Common Sense, British Edition

Thoughts on the Present State of American Affairs

Page 18

026-common-sense-pg18.jpg
18                            COMMON SENSE.  

name of townsman; if he travel out of the county, and meet
him in any other, he forgets the minor divisions of street and
town, and calls him countryman, i. e. countyman ; but if in
their foreign excursions they should associate in France, or
any other part of Europe, their local remembrance would be
enlarged into that of Englishmen. And by a just parity of
reasoning, all Europeans meeting in America, or any other
quarter of the globe, are countrymen; for England, Holland,
Germany, or Sweden, when compared with the whole, stand
in the same places on the larger scale, which the divisions
of street, town, and county do on the smaller ones; distinc-
tions too limited for continental minds. Not one-third of
the inhabitants, even of this province, are of English de-
scent.
Wherefore I reprobate the phrase of parent or mother
country applied to England only, as being false, selfish, nar-
row, and ungenerous.

But admitting, that we were all of English descent, what
does it amount to? Nothing. Britain, being now an open
enemy, extinguishes every other name and title: And to say
that reconciliation is our duty, is truly farcical. The first
king of England, of the present line (William the Con-
queror) was a Frenchman, and half the Peers of England
are descendants from the same country; wherefore, by the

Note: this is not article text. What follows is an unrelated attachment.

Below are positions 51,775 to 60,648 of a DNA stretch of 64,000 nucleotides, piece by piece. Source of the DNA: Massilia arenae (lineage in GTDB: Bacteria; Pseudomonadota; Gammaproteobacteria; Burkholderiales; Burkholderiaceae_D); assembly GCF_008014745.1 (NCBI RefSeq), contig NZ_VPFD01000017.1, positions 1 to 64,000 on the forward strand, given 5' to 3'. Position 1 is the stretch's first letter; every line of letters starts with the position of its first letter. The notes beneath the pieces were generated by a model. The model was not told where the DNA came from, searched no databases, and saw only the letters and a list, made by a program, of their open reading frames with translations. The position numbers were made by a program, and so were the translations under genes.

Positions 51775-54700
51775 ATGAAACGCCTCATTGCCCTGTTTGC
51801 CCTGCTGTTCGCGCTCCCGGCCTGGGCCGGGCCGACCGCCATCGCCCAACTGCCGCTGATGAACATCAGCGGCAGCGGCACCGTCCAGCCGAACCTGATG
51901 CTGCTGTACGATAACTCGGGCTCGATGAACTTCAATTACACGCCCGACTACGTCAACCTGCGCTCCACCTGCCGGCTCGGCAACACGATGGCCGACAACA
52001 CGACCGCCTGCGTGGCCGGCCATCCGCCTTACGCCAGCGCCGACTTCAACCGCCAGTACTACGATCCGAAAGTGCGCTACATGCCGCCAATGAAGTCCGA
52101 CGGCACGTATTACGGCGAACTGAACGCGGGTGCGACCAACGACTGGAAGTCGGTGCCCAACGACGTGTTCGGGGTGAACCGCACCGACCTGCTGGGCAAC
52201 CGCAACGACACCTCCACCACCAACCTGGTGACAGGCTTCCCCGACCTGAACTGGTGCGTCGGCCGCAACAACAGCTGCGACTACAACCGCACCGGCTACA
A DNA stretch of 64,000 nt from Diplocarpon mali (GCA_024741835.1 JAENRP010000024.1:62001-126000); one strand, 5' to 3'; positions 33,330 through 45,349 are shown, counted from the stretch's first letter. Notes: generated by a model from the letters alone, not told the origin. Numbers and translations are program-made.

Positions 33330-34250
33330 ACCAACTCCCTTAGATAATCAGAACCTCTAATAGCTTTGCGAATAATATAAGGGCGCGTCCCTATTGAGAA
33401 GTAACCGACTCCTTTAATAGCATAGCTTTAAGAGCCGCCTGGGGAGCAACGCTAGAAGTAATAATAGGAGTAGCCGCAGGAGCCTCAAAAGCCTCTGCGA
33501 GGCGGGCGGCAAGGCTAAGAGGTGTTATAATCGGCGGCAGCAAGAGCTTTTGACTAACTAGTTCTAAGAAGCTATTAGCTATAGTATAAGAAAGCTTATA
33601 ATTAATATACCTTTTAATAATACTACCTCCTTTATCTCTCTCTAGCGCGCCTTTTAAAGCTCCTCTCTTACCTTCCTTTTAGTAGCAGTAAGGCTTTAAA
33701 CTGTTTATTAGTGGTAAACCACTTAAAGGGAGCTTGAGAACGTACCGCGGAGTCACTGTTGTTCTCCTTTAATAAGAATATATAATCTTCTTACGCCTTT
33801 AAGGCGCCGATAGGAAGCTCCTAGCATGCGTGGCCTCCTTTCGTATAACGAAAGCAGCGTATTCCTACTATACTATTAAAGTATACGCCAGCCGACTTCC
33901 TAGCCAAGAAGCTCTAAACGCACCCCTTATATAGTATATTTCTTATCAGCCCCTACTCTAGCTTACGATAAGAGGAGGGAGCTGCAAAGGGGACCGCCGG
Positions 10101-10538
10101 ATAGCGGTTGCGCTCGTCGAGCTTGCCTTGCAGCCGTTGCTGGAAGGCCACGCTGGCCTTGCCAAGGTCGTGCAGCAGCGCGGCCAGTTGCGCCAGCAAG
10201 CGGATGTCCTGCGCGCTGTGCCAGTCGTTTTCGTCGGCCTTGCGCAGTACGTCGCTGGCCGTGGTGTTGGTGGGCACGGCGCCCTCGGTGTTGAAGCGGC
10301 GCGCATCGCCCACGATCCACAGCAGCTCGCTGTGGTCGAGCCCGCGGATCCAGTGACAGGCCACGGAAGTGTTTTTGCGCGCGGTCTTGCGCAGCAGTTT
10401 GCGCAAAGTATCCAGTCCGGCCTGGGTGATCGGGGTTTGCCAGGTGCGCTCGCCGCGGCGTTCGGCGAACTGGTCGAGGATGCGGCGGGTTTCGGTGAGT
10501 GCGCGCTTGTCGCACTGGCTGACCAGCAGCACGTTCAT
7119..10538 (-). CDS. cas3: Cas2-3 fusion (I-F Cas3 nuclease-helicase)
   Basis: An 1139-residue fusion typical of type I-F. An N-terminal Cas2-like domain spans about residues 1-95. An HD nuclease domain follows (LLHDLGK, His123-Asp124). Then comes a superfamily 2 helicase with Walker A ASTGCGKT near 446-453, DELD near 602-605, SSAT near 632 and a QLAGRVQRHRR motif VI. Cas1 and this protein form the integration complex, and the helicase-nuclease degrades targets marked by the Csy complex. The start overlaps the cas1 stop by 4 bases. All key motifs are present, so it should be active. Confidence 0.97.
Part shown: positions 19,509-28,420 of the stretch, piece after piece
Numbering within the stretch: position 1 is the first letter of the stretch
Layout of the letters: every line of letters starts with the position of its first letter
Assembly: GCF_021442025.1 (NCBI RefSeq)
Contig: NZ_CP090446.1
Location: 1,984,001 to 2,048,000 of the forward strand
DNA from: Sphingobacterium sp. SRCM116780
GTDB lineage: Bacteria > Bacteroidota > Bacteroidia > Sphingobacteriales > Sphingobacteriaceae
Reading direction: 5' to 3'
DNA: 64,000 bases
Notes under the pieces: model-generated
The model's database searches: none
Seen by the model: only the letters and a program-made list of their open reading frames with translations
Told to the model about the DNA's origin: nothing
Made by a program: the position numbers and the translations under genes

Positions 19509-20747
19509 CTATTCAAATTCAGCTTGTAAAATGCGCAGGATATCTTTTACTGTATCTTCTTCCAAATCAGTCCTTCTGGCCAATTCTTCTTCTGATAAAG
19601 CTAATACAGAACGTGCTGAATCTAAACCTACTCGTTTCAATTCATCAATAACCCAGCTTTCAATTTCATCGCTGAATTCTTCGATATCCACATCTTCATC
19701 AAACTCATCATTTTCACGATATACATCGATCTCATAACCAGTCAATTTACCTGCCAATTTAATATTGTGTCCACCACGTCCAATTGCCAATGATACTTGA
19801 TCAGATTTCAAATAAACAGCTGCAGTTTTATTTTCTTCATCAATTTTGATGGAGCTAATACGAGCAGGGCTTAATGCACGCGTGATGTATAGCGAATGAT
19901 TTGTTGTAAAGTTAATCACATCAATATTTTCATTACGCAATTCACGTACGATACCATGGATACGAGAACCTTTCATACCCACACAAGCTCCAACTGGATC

same method of reasoning, England ought to be governed by
France.

Much hath been said of the united strength of Britain and
the colonies, that in conjunction they might bid defiance to
the world. But this is mere presumption; the fate of war is
uncertain, neither do the expressions mean any thing; for
this continent would never suffer itself to be drained of in-
habitants, to support the British arms in either Asia, Africa,
or Europe.

Besides what have we to do with setting the world at de-
fiance? Our plan is commerce, and that, well attended to,
will secure us the peace and friendship of all Europe;
because, it is the interest of all Europe to have America
a free port. Here trade will always be a protection,
and her barrenness of gold and silver secure her from
invaders.

I challenge the warmest advocate for reconciliation, to
shew, a single advantage that this continent can reap,
by being connected with Great-Britain. I repeat the
challenge,

Citation

“Common Sense, British Edition,” Common Sense Digital Edition, accessed August 22, 2017, http://explorecommonsense.com/items/show/27.